The cases of the speech instructor and the insurance salesman are parallel. Both have just about the same conception of the gospel; one says that we should preach what is desired in this age, while the other makes a brotherhood survey to determine what type of religious journalism is desired today. However, it does seem that the speech teacher has one advantage; he knew what people desired without sending out a questionnaire. If the insurance salesman had been a close observer of human nature, and could have sensed the trend of modern thought as well as the speech instructor did, he might have been spared the trouble (and shall we now say the humiliation?) of the survey.

What about doctrinal preaching? Every gospel preacher must choose between what is desired in this age and the kind of preaching that the Bible says for us to do. The early Christians continued in the apostles' doctrine. Acts 2:42. It is obvious that the apostles must have preached doctrine. People obey a form of doctrine in becoming children of righteousness. Rom. 6:17. How can preaching save people, unless it presents the doctrine, and shows people how to obey "that form of doctrine?" Paul warned against preaching any other doctrine. I Tim. 1:3. This implies that there is a doctrine to be preached. Timothy was told to give attendance to doctrine. I Tim. 4:13, 16, Maybe, Paul and others knew that in this age people would not desire doctrine, and hence gospel preachers would have to give it a little emphasis. Paul must have had something like that in mind when he told Timothy to preach with doctrine, for the time would come when people would not endure-would not desire-sound doctrine. (2 Tim. 4:2, 3.) Those who have so much free information on how to preach ought to get together with Paul, or show us that Paul was wrong. Paul said for us to preach doctrine, because people would not desire it; man tells us to omit doctrine when it is not desired. One of the two has given the wrong advice, and personally I think that Paul is not the one.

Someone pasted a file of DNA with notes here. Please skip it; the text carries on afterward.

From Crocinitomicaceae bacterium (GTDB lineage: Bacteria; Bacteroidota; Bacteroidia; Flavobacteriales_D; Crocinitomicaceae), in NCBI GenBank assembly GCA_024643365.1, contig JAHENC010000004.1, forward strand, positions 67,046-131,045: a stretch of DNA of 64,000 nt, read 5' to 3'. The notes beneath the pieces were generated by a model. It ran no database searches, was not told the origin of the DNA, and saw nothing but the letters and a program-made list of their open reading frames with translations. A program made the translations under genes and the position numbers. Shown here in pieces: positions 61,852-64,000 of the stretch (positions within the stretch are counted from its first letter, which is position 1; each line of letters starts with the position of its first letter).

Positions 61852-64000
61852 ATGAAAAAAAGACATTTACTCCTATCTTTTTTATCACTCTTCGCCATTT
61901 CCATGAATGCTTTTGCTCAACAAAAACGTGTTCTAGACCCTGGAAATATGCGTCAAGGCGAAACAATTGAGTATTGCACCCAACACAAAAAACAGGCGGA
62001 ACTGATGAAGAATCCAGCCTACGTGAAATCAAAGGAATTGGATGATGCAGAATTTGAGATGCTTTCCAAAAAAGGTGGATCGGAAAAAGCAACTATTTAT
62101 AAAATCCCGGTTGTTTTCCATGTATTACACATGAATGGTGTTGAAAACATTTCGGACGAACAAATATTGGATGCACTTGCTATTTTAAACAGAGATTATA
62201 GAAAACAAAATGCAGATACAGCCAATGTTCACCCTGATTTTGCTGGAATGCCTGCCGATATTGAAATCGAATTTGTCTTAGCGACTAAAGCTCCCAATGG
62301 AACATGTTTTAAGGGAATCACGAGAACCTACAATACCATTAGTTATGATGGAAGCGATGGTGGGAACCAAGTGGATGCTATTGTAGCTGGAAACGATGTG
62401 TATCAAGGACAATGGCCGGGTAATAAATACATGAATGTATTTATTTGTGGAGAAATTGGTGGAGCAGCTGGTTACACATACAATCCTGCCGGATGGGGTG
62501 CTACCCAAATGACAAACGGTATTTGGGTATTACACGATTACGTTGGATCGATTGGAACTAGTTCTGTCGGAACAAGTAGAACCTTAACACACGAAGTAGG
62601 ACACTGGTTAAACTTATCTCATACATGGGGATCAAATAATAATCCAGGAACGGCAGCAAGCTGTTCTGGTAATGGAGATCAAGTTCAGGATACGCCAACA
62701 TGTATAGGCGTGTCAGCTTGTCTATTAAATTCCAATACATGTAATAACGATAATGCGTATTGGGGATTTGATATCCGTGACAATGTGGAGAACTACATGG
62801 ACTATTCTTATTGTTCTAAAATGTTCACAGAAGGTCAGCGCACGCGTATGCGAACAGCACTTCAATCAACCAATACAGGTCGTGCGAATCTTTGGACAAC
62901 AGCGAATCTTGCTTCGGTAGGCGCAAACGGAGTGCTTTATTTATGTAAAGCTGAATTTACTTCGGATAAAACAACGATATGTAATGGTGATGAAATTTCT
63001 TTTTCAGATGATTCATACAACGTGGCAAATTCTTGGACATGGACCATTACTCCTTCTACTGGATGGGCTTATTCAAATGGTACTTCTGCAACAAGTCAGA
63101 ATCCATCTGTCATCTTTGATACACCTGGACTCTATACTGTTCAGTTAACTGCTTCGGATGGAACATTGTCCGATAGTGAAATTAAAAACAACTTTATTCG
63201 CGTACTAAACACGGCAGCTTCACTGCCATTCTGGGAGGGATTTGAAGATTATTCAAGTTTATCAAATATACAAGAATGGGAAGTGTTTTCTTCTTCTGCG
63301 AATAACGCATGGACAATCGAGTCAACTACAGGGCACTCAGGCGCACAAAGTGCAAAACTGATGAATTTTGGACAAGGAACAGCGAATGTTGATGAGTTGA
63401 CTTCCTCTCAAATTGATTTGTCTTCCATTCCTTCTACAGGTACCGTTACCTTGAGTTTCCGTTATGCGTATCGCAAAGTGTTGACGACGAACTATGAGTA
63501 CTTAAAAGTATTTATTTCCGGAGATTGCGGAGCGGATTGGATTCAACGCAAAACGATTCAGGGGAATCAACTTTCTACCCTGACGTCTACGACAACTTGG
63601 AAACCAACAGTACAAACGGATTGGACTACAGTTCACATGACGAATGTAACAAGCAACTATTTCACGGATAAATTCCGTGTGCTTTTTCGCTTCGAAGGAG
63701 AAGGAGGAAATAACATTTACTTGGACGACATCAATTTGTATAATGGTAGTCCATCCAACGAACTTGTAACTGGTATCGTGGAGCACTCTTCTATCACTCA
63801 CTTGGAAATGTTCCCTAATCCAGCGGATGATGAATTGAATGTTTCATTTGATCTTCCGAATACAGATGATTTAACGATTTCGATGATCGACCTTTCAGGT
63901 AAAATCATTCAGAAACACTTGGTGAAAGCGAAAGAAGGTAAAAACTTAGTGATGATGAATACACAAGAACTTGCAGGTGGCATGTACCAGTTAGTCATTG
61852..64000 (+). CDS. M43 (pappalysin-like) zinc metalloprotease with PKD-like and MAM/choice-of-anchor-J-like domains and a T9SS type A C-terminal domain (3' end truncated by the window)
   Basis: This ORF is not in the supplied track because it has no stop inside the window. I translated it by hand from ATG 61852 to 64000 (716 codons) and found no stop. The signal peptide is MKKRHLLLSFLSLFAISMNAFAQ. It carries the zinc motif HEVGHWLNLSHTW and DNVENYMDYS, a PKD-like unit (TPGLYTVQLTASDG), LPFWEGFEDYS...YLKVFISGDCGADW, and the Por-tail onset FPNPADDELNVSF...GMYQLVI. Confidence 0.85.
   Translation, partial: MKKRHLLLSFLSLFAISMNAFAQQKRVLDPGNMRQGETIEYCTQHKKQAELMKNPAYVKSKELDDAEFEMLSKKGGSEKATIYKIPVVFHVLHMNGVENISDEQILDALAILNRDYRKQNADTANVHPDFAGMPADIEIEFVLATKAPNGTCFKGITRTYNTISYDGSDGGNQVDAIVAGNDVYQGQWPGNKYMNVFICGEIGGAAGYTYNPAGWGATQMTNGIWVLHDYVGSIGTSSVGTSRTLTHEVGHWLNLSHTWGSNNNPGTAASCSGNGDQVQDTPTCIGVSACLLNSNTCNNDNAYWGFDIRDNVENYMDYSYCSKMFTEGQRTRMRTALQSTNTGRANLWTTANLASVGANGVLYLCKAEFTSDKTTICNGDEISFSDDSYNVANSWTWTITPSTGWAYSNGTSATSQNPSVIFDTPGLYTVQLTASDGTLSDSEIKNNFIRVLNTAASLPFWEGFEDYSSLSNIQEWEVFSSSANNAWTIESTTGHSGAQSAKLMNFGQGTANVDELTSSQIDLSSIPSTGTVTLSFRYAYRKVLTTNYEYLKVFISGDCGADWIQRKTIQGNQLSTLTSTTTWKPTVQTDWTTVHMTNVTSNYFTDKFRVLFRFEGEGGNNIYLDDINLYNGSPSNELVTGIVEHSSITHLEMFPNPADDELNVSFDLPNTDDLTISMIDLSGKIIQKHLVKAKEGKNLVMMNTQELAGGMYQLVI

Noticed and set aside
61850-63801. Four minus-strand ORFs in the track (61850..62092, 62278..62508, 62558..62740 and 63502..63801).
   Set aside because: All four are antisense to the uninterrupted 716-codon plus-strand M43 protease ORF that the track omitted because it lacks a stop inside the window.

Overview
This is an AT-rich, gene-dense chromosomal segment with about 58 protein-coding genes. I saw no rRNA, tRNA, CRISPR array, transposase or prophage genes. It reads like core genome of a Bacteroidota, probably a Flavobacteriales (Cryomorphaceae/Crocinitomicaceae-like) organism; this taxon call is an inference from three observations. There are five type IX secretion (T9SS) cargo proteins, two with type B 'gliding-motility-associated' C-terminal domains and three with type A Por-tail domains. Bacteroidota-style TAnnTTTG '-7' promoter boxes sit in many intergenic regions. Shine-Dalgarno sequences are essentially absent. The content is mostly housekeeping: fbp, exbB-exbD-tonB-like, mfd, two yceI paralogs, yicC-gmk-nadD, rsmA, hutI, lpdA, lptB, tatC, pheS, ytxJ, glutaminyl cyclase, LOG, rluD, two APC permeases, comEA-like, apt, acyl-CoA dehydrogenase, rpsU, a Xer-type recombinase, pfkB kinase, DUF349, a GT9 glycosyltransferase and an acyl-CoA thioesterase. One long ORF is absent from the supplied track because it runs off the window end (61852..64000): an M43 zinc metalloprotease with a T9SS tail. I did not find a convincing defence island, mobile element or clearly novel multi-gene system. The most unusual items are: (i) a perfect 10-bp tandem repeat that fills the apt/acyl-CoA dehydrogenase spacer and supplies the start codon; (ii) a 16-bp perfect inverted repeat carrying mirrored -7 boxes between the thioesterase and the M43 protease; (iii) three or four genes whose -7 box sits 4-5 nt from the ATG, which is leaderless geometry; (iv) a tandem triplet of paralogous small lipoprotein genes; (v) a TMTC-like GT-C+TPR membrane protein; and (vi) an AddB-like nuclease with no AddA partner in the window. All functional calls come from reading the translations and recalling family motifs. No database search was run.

What about doctrinal preaching? The afore mentioned speech teacher makes a distinction between a doctrinal sermon and a gospel sermon. After discrediting doctrinal sermons, he speaks with approval of "the gospel sermon or sermons intended to draw inspiration and encouragement from the great religious truths of the gospel, and through this inspiration to lead audiences to apply these truths to their own lives." How ridiculous is such a distinction! Doctrine is nothing but "the great religious truths of the gospel." Imagine a man drawing inspiration from "great religious truths" without preaching those truths. How can a preacher lead people "to apply these truths to their own lives" without preaching the truths—the doctrine—so people can know what the truths are?

What about doctrinal preaching? It is a common thing to hear someone say, "We ought not to preach doctrine so much; we should exhort people more." Not so long ago a denominational preacher visited one of our services, and at the close he favored us with this comment: "That is just the trouble; we have too much doctrinal preaching and not enough convincing preaching." This reminds one of the little boy who went out to shoot the birds, but didn't take his shooter along. Nobody denies that we should exhort and convince people. Too many preachers, however, go out to exhort without the exhorter. They go out to convince without the convincer. Paul said that elders should exhort and convince the gainsayers, but that they should be able to do it with sound doctrine. Titus I: 9. It takes doctrine to exhort and convince people in the right way.